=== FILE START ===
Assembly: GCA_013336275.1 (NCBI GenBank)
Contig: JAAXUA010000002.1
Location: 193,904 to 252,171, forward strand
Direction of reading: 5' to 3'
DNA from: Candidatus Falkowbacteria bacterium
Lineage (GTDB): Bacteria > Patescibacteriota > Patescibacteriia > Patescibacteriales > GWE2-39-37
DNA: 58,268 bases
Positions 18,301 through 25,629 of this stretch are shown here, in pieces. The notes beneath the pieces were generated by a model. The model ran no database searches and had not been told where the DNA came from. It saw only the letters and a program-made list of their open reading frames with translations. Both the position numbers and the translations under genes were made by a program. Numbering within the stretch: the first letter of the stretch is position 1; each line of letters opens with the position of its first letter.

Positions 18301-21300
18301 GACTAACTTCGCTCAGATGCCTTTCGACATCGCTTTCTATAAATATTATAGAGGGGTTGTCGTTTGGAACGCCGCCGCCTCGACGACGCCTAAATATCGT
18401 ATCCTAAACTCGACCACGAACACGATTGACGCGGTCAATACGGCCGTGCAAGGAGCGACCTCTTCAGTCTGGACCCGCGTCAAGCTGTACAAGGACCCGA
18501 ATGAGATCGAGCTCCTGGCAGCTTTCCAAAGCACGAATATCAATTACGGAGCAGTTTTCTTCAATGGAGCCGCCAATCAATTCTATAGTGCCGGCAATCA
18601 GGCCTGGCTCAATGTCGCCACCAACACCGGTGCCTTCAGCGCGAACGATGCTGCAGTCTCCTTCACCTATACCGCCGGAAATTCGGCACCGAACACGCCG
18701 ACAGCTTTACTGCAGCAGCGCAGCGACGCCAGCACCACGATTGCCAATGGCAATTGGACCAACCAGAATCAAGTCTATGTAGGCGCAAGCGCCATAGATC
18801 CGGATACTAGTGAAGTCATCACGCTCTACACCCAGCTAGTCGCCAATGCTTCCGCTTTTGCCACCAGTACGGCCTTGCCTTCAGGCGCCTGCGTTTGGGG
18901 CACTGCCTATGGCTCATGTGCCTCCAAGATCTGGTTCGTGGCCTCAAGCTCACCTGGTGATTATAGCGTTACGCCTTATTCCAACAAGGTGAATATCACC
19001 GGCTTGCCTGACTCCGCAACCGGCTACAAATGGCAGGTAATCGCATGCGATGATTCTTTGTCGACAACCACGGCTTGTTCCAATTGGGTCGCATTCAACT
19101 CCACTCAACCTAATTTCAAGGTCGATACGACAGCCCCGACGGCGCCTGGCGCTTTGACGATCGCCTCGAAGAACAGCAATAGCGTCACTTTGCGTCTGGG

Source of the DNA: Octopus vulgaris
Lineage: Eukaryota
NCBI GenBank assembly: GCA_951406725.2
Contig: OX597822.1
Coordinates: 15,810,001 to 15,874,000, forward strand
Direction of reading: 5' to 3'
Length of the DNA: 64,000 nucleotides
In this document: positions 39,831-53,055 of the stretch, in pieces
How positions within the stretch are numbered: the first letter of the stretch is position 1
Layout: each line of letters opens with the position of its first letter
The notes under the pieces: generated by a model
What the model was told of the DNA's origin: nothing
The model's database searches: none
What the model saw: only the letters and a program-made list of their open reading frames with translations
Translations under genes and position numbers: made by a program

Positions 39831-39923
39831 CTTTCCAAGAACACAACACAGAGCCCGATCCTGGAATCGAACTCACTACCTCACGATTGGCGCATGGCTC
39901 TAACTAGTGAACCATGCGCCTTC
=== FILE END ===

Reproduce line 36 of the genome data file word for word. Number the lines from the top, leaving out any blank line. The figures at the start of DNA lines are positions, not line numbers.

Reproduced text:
39901 TAACTAGTGAACCATGCGCCTTC